• September 20, 2020
 #ElPasoStrong inspires book of poems and prose by Jefferson High students

#ElPasoStrong inspires book of poems and prose by Jefferson High students

The tragic events of August 3 served as inspiration for a book of poems that captures the emotions and thoughts of Jefferson students and their impressions of how it changed the city forever.

English teacher Jim Riddle compiled the collection of poems in a book titled “915 #ElPasoStrong! A Silverfox Response to the Walmart Shooting” in hopes that they one day would appear on the shelves of Walmart and the very store where the 22 lives were lost among other locations.

“I asked them at the beginning of the year ‘do you think you would like to write something and I’ll put it in a book for you,’” Riddle said. “We can get it to the world and you can do something absolutely extraordinary during your high school career. You can show your grandchildren that you’re a published author.”

Riddle also worked with ESOL teacher Jose Ramos to include the poetic works of his English-learning class in their native language. Riddle is currently working on getting the book published and available for wide distribution so that more can read this generation’s viewpoint.

“Their voice makes a difference,” Riddle said. “Some of the things they write about will blow your mind. They have profound things to say throughout the book.”

He points to a few class exercises that helped get the creativity and words flowing onto the pages – sometimes examining thoughts of “when will El Paso change to be the same again” to “do we have to make racism wrong again?”

The book is filled with a gamut of emotions – from anger to sadness to fear. But much of the sentiment focused on the El Paso Strong feeling that blanketed the city after the tragedy.

“We all represent El Paso,” said junior Mia Ortega. “We have a voice of how we represent our city and ourselves. Our poems show we love our city. We love each other and we respect each other.”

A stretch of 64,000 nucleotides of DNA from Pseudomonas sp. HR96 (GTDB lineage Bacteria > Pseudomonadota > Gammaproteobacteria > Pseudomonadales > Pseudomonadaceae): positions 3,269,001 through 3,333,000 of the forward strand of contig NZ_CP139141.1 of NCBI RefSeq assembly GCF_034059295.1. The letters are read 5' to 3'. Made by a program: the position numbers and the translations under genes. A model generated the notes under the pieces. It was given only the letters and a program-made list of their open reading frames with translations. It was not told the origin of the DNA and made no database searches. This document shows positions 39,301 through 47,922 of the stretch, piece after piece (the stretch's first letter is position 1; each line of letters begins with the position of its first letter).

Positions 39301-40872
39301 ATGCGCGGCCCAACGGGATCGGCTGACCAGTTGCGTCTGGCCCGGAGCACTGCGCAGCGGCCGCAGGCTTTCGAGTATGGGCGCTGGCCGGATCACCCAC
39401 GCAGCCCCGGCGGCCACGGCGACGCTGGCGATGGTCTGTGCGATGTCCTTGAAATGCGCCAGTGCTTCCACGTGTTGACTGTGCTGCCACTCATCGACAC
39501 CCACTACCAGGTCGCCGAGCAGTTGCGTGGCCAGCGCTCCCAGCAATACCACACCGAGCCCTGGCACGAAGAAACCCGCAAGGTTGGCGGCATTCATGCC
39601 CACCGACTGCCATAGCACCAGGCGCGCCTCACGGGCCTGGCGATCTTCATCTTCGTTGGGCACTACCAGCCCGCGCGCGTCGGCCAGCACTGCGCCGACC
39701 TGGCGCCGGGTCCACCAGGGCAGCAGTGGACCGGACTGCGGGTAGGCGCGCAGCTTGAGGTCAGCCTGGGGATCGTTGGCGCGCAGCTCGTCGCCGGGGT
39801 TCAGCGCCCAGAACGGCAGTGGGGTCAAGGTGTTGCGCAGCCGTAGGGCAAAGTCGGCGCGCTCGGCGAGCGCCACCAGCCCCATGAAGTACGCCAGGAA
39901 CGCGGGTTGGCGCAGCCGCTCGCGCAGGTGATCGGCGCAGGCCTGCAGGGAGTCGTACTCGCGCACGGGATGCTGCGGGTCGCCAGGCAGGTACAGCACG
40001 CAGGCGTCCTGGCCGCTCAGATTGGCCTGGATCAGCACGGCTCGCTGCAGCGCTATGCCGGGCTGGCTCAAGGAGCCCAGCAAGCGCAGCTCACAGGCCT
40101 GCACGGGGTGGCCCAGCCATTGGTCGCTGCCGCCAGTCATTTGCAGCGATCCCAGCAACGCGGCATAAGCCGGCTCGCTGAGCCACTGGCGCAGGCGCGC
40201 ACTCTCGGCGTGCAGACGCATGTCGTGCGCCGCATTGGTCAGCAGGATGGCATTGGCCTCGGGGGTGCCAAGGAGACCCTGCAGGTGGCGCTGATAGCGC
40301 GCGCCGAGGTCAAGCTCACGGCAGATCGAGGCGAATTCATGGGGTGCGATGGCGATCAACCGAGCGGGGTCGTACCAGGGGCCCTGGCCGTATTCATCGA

Her poem “Stranger” captured the sentiment of the city and the evil never known before that day.

A stranger came to this place

A place where we embrace all race

That stranger had a gun

And many people had to run”

 

Blood on the ground

Many people all around

The loss of families and friends

We can never make amends

 

The president brought up the wall

And treated us like useless dolls

To activate the whites who have hate

And so a stranger knew where to locate

 

Walmart was a big place that had equality

Now it’s covered and protected by authority

Parents and children went for supplies

But some came back with painful cries

 

When Walmart open’s back up

We have to keep our heads up

Even though when we close our eyes

We can still hear the cries

 

We can still visualize

Where the bodies lie

Where our hopes nearly died

Including our El Paso pride

 

But one thing that can never be taken

Or even bring back that Satan

Our beliefs in our Community

Have brought opportunity

 

To believe that we are strong

For the president to be wrong

To know where we belong

That we are all El Paso Strong

Junior Andres Pippin also shared his thoughts of what it means to be El Paso Strong in his “915 Stands” poem but went a step further by changing his football number to 22 to honor the lives lost on that tragic day.

“El Paso is one of the most loving and caring cities,” he said. “There’s less crime and not too much to be afraid of here and for us to go through this.  I want to represent the people who lost friends and families and have a daily reminder of this.”

He felt it important to contribute to the collection and be a voice for his generation.

“We know how adults have reacted to it but it’s important that we know if kids are still feeling afraid, feeling vulnerable or maybe kids don’t like going to the store anymore because this happened. But for us to speak out loud is for us to represent that we live for the 915. We live for El Paso.”

Story and photo by Reneé de Santos &  Leonel Monroy – EPISD

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